I visited Mackinac (pronounced Mackinaw) Island in summers when I was growing up so the island has a special place in my heart. I returned earlier this summer and was happy to see little has changed. I felt the same sense of anticipation as the ferry ride (about 20 minutes from either Mackinaw City or Michigan’s upper peninsula) brought the Mackinac Bridge into closer view. The island still bans cars making it very bike, buggy and pedestrian friendly. And, the smell of the island’s trademark product, fudge, continues to greet visitors on arrival. The lovely Victorian cottages still charm and the Grand Hotel remains grander than ever.
While Mackinac Island offers a terrific array of places to eat, drink, pedal and kayak, it’s the history here that has always grabbed me. That’s why I always urge fellow visitors to get away from the crowds on Main Street by the ferry docks and explore the island by foot, bike or horse. Start with the famous Fort Mackinac which offers canon blasting, rifle shooting, historic displays and a spectacular view of the island and surrounding waters. (Slightly off topic, here’s one of the crazy things I remember from visiting as a kid. There was a grisly display in the fort back then about Dr. William Beaumont who was an army surgeon at the fort and a young voyageur who had been accidentally shot in the stomach. The stomach wound didn’t heal and Beaumont was able to view the workings of the stomach through the hole–for a very long time. The exhibit is now at the Fur Company Store and Dr.Beaumont Museum.)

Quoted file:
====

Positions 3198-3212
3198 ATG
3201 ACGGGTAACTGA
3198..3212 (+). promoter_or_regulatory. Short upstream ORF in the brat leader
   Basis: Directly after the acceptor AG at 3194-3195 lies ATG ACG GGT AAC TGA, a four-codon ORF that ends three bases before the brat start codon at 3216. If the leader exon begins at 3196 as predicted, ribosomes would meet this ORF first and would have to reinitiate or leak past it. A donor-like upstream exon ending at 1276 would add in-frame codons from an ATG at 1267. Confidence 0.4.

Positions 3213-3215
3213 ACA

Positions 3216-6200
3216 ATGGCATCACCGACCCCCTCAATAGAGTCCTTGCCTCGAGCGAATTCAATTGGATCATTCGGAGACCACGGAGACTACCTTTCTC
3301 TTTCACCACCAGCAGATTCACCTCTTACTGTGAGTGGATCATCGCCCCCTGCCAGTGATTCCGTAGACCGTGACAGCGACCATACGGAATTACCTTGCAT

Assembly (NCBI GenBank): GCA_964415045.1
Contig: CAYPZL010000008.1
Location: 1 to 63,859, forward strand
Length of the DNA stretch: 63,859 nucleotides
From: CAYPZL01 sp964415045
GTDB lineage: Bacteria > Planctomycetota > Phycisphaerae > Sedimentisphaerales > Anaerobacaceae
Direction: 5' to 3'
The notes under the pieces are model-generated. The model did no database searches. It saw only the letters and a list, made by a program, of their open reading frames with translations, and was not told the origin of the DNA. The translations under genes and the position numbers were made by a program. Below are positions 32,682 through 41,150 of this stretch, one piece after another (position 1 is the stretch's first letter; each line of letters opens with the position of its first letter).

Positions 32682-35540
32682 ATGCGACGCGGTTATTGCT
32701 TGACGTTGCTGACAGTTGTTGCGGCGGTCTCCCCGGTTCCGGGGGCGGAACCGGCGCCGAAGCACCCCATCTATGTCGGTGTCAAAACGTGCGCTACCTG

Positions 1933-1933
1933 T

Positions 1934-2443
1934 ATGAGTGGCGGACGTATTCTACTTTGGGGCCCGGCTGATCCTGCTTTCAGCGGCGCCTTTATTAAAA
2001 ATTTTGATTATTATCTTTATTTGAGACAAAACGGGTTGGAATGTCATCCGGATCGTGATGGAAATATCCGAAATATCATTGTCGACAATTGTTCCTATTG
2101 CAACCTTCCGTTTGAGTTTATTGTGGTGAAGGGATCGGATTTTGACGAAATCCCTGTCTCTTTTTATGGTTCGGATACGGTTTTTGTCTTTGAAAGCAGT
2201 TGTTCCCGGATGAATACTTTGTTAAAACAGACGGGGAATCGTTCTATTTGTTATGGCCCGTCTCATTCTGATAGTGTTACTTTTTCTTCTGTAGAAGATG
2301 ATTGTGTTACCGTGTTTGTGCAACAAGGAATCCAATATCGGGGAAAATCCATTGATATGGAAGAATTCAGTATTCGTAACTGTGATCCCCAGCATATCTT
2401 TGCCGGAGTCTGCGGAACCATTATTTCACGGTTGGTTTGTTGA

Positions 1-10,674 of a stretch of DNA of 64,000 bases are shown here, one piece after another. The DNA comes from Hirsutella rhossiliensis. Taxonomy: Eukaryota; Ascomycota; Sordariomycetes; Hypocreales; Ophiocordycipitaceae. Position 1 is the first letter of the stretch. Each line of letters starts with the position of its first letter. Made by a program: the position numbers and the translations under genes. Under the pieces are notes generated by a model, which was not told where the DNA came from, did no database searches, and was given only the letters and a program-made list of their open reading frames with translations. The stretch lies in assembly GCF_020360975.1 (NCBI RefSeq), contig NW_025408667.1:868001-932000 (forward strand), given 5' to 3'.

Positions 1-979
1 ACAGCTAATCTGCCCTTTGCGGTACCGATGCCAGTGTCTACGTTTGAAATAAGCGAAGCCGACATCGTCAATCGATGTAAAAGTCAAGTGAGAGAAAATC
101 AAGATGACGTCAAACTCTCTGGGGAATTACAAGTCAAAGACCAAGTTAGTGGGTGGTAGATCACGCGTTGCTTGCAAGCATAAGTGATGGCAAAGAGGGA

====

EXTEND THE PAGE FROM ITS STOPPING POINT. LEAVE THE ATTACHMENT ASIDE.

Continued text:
Somewhere in Time and Literature
For a sense of history, I also recommend reading Iola Fuller’s classic tale of Mackinac, The Loon Feather. It’s a romantic tale of a young Native American woman and it’s ending is improbably happy, but I’m a sucker for all that. And, the book conveys quite accurately the early days of the fur trade on the island.